This was the best treatment of this topic I've seen. I'll be recommending it to the writers I edit and coach.
Jan 18, 2021 rated it liked it
For now I have to say that most of the information was not new to me and didn't necessarily clear up any confusion one might have on the topic because it pretty much all depends on what you want to convey as the writer.
Compared to the other books I've read on writing (although I may have just been lucky there) it also seemed rather boring and dry.

However there was quite a lot of detailed information about words and phrases to look out for, which should be quite useful for editing.

I will definite
Sten Rosendahl
Jun 22, 2019 rated it it was amazing  ·  review of another edition
This is THE book to read if you need to know what “show, don’t tell” really is about. It does not only have a lot of illustrative real-world examples, it goes further to teach you a lot more about how dialogue, perspective and the level of detail affects the reader of a story.
Jun 15, 2017 rated it really liked it  ·  review of another edition
Good book with good exemples. Nothing incredible, but useful.
Nov 16, 2019 rated it it was amazing  ·  review of another edition
I learned so much from this book. It is a great addition to the books that help an author sharpen her skills.
Stephen Smith
Jul 30, 2018 rated it it was amazing
Shelves: owned, writing
I've listened to hundreds of hours of writing podcasts and read tons of helpful writing advice, but I think this one book is going to help my writing more than anything else. The author provides incredible insight that opened my eyes to the many ways writers "tell" without even knowing it. I can finally put my finger on why certain writing "sounds amateur" and other writing "sounds great."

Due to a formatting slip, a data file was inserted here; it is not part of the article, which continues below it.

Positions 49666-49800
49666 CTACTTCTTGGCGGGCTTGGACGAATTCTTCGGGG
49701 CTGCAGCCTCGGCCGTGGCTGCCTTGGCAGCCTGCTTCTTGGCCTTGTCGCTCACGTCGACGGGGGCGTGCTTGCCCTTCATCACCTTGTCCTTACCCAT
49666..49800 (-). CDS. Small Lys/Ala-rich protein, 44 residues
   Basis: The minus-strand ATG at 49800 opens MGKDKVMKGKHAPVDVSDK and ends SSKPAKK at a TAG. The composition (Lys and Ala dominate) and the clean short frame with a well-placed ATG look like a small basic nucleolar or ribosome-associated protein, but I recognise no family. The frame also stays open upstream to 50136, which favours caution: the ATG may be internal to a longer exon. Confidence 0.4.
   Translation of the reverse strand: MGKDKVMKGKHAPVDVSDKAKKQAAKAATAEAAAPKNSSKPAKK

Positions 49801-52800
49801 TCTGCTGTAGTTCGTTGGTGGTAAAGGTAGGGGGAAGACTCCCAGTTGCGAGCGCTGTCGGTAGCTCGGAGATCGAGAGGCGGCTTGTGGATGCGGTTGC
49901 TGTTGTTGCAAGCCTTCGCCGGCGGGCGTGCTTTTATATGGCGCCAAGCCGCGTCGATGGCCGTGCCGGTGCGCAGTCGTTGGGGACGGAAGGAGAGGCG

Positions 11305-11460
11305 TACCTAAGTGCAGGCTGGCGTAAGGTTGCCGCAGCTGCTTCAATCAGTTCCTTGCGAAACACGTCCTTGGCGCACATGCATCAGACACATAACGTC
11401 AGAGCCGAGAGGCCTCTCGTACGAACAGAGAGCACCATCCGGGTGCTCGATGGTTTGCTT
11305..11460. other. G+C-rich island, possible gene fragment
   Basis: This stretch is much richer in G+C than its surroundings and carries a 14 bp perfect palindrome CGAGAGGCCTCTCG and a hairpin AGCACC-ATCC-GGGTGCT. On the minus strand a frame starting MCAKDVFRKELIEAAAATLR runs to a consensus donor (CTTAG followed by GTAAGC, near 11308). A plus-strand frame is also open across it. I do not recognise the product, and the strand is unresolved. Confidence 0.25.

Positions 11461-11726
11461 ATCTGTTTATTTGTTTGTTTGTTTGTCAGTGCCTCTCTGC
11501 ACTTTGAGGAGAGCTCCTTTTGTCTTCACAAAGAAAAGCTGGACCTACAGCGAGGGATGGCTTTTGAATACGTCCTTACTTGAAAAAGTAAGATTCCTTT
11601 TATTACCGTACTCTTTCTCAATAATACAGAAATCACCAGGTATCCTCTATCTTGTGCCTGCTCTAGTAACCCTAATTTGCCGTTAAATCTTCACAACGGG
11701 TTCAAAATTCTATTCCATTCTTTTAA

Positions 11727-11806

I absolutely recommend this book. THANK YOU JANICE!
Oct 11, 2017 rated it really liked it  ·  review of another edition

Solid book on craft that gives very specific examples on not only how to identify show vs tell in text, but also of how to fix it.

Found this to be an incredibly helpful resource.
Paul Teague
Jan 10, 2019 rated it it was amazing  ·  review of another edition
Great book for authors

Show, Don't Tell is my author nemesis, so this book was just what I needed. I love the red flag word lists and the working examples, they help to clarify and consolidate the learning. I bought this book on Kindle then immediately bought the paperback so that I can highlight bits, add scribbles and keep it by my side at all times. Thanks for writing a practical, non-preachy book which really helps authors get to grips this this difficult topic.
Jan 27, 2017 rated it it was amazing  ·  review of another edition
A down and dirty guide to showing vs telling. Includes clear examples of telling and how to fix it and balancing telling with showing. Hardy also lists and explains red flag words and phrases to find telling in your writing. One of the best explanations of "show, don't tell" I've seen. Quick and deceptively easy to read for such a slippery subject to new writers. ...more
James Walter Lee
Nov 08, 2020 rated it it was amazing  ·  review of another edition
Shelves: craft
Very Helpful!

Janice Hardy takes us through an in-depth look at showing versus telling. Every writer who wishes to elevate their craft should definitely take a look at this book.
Feb 07, 2020 rated it did not like it  ·  review of another edition